ProVise Bullets

· Okay, so where did the last six months go? Hard to believe that half of 2015 is gone and even harder to believe that we have a presidential election coming up in “only” 16 months. Of course, with all the candidates coming out, especially on the Republican side, it is going to be an interesting 10-12 months while the primaries play out.

Speaking of playing out, the first half of the year has had its share of surprises (good and bad), but at the end of it the S&P 500 was up 1.23%, the Dow Jones Industrial Average eked out a gain of .04%, the Russell 2000 Index was up 4.75%, the MCSI EAFE gained 5.52%, and the bond market ended fractionally lower with a loss of .10%. Obviously, the issues with Greece, China, and Puerto Rico weighed heavily on the last few days of June. At the beginning of the year we said investors should be happy with a 6% return from the broad equity markets, and we see nothing that changes that view at this time.

Perhaps the biggest surprise for many investors was the decision of the Fed to not raise interest rates… just yet. The negative GDP of the first quarter at -0.2% (final revision) and what we expect will be a modest rebound in the 2nd quarter have not given the Fed the cover it needs to start raising rates. No one seems to want them to do the inevitable. The World Bank, the International Monetary Fund, Wall Street, foreign governments, etc. are all afraid that when the Fed starts to raise rates it will have terrible repercussions not only in the US, but around the world. So what will it take for the Fed to get the cover it needs/wants?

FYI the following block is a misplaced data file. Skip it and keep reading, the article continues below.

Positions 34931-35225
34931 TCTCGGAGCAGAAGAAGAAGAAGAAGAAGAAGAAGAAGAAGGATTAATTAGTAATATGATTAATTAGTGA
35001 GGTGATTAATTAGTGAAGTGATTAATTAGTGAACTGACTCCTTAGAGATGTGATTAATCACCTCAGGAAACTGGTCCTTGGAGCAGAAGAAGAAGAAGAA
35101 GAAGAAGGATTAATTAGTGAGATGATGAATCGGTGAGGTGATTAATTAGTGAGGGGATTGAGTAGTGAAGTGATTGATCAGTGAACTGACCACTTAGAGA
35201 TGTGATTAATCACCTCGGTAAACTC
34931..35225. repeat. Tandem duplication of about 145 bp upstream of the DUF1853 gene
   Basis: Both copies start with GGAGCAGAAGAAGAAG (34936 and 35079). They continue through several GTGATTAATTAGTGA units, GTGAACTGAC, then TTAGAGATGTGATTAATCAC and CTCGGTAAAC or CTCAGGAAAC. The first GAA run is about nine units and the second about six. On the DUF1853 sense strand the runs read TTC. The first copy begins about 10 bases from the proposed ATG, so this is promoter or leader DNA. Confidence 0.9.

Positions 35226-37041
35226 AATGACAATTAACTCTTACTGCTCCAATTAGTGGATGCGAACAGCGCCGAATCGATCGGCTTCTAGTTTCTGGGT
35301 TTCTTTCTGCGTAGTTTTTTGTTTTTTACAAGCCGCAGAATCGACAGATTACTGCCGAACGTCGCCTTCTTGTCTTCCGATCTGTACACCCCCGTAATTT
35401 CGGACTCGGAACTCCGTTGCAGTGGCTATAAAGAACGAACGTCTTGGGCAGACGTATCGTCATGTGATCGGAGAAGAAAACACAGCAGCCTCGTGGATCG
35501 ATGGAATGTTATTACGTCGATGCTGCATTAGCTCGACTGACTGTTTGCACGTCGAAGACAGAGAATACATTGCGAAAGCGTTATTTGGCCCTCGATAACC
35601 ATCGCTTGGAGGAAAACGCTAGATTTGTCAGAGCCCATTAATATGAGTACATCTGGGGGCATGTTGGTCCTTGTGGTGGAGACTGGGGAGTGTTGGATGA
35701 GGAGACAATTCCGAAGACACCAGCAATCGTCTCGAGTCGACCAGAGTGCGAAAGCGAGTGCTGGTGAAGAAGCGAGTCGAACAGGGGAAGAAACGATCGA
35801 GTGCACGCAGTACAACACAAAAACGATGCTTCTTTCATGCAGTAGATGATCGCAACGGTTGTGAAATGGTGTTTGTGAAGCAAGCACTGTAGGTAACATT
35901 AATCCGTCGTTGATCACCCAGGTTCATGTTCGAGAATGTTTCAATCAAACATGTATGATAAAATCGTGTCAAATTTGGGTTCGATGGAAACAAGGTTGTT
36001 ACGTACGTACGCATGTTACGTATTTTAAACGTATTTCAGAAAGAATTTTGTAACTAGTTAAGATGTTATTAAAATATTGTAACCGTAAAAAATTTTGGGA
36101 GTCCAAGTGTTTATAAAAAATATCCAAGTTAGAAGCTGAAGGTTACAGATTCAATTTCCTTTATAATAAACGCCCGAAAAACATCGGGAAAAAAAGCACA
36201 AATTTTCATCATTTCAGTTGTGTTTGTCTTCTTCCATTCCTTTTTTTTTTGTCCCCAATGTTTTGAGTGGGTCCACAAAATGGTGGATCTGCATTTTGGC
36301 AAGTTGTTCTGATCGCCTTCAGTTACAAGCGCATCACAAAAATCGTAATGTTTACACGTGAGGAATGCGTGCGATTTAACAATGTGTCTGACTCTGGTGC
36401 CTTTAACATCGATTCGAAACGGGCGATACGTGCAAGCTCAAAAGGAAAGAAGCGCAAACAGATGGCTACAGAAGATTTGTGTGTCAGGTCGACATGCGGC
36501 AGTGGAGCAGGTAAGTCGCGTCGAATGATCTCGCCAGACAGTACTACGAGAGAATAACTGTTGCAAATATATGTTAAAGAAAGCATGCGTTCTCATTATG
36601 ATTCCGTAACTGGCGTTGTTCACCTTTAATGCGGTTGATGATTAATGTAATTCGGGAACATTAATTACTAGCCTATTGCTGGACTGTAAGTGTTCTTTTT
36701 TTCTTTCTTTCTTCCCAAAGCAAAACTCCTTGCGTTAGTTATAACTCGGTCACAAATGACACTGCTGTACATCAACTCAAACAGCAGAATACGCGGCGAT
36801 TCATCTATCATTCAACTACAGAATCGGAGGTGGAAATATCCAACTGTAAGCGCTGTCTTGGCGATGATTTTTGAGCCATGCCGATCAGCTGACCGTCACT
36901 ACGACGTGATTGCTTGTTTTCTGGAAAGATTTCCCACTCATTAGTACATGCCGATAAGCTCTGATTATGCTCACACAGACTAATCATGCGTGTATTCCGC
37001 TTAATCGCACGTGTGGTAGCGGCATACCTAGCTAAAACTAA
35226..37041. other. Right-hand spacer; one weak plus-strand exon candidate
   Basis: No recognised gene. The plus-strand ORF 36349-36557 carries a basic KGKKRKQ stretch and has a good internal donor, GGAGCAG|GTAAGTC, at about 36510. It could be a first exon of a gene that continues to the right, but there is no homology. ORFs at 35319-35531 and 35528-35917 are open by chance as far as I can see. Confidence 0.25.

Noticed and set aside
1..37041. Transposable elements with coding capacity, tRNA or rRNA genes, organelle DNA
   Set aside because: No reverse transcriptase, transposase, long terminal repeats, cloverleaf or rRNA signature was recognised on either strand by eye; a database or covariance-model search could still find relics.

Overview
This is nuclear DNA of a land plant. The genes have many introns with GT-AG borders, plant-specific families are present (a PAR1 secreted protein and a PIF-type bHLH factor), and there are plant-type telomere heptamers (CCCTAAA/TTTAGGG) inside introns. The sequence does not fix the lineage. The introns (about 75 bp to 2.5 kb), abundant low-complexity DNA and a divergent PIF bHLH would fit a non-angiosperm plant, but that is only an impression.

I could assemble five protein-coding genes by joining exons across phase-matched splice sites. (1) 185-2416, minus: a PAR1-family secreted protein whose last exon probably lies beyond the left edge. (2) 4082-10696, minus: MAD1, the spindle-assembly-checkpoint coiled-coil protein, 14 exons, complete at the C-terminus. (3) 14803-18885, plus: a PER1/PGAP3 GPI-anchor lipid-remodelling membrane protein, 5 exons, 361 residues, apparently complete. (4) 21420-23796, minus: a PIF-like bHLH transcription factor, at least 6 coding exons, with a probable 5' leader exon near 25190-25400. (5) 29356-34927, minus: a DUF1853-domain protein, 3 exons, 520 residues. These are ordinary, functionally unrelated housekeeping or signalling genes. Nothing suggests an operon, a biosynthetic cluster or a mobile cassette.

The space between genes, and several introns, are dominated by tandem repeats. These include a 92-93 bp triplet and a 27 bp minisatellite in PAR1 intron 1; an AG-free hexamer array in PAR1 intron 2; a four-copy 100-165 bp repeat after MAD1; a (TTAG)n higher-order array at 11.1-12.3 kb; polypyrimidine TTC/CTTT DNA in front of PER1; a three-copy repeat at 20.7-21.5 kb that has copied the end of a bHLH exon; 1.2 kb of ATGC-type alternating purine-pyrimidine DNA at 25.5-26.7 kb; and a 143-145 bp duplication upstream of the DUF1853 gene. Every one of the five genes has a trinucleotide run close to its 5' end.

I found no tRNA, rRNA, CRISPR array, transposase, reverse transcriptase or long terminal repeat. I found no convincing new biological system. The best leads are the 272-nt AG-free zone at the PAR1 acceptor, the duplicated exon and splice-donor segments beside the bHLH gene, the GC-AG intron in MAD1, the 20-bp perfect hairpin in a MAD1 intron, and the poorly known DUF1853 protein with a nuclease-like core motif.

Continued job growth averaging over 200,000 new jobs per month will be important. This should lead to a shrinking supply of workers which will cause employers to likely have to raise wages to keep their good people. This in turn will cause some wage inflation and along with robust consumer spending could translate into enough inflation at the core level to make the Fed feel comfortable in raising rates in a very measured way over a long period of time, but not likely before September.

But keep in mind that the Fed only controls short-term rates; the bond market controls long-term rates. In anticipation of an interest rate rise, the yield on 10-year Treasury has risen from 2.12% to 2.42% over the past six months and is likely to continue to rise. When interest rates rise, the price of bonds decline. The longer the maturity of the bond the greater the decline. In other words, a bond that matures in a few years will not see the same percentage decline in value as interest rates go up as the bond that matures in 10, 20, or 30 years.

Although there is a lot more that could be said about bonds and interest rates, let’s turn our focus to equities. Volatility will continue to haunt investors and this summer could be a wild ride, perhaps even producing the long awaited and overdue 10% correction. But by the end of the year there is a good chance the equity markets will see additional modest gains from where we are today. Corporate revenues should go up, albeit modestly, as consumers head to the malls and businesses feel more confident that the sky is not falling. Gentle inflation will potentially give companies the ability to increase prices. The dollar, which began its rise against other major currencies about a year ago and has hurt the profits of multinational companies as a result, has moderated. These multinational companies will now be reporting earnings year over year against that higher dollar, and thus, the currency translation will not have as great an impact. The US will likely produce a GDP increase for the year between 1.75% and 2.25% in spite of the bad first quarter.

There will be plenty for investors to fret about the next six months but, based on current fundamentals, the equity markets should finish the year slightly higher than where they are today. Of course, it is not what we know, but what we do not know that causes us the most concern. Patience is the key watch word, as it generally is.